The former CEO of BP, Bernard Looney, resigned unexpectedly from his position at the company. There had been some allegations that Mr. Looney had been involved in inappropriate relationships with colleagues. The BP board reviewed the allegations and concluded that there were no violations of the BP code of ethics. Mr. Looney could stay aboard.
However, following that finding, additional allegations emerged. The board then released a statement, “Mr. Looney has today informed the company that he now accepts that he was not fully transparent in his previous disclosures.” Effective immediately, Mr. Looney was gone. Do you just love that Mr. Looney did not say that he in fact had those relationships.? His only admission was that he accepts the board’s definition of transparency about the relationships. The technical term for what Mr. Looney has done following his non-admission admission is weasel.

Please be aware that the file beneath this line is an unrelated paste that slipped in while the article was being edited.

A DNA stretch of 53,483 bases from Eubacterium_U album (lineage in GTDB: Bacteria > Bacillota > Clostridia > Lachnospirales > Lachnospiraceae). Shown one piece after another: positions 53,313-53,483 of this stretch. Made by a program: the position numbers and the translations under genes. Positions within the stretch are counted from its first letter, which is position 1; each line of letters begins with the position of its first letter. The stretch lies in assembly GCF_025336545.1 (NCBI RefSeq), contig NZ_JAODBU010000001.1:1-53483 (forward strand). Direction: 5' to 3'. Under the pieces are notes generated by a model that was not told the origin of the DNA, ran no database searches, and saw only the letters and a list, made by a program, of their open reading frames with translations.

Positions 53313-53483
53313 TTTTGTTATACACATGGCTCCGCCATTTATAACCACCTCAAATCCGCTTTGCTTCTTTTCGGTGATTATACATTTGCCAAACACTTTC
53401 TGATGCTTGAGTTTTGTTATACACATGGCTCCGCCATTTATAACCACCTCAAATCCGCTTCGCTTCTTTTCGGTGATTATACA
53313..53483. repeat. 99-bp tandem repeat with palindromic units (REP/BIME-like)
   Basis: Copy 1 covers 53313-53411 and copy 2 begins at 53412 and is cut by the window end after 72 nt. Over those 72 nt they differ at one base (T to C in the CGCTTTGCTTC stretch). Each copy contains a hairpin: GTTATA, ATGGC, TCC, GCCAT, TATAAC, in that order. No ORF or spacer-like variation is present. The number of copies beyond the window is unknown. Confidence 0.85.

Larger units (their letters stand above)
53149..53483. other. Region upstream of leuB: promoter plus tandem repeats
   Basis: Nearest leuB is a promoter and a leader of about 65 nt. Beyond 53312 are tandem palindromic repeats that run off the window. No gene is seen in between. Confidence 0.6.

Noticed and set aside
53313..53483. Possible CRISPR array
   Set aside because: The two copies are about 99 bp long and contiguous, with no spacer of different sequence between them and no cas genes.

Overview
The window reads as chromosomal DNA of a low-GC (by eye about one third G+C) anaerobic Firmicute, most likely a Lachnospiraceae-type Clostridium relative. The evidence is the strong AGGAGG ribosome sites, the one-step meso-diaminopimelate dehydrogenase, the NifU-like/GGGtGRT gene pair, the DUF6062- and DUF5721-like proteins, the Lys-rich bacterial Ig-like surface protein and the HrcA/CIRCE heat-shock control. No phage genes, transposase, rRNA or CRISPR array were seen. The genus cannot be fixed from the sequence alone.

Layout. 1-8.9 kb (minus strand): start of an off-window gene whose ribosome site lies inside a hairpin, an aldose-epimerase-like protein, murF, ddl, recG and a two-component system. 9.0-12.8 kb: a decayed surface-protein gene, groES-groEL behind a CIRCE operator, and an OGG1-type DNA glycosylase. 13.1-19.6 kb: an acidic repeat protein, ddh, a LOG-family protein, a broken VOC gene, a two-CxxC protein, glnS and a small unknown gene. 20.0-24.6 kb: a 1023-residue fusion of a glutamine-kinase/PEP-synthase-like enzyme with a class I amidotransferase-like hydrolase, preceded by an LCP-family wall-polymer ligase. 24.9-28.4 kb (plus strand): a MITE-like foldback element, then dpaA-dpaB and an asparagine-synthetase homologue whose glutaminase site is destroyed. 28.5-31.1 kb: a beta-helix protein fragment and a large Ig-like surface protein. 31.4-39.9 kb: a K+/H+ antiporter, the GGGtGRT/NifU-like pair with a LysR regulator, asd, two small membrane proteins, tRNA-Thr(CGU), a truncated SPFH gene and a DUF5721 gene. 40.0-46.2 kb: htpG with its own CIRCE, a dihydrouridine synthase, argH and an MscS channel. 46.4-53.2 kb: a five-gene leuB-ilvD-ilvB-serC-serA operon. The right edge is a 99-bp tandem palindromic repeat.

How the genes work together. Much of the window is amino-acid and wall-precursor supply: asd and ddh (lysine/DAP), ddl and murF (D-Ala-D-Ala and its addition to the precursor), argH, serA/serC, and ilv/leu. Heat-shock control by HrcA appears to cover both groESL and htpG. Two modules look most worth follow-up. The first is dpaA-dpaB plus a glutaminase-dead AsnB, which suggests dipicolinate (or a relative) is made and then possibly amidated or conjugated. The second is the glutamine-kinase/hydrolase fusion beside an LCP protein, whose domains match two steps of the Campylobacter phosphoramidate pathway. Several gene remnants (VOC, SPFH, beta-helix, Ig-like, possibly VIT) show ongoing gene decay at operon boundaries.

How many times must we live through these lessons? When it comes to office relationships, two words should do it, “Stop that!” And another piece of advice: Don’t try to hide those relationships, don’t lie about those relationships, don’t resort to analysis of the code of ethics to see if you violated the terms of your contract, and don’t apologize for the lack of transparency. These relationships of CFOs are wrong, wrong, wrong, wrong. Lying about them is crazy No, No– lying about them is actually [L]ooney. Jenny Strasburg, “BP Chief Quits Over His Past Relationships with Staff,” Wall Street Journal, September 13, 2023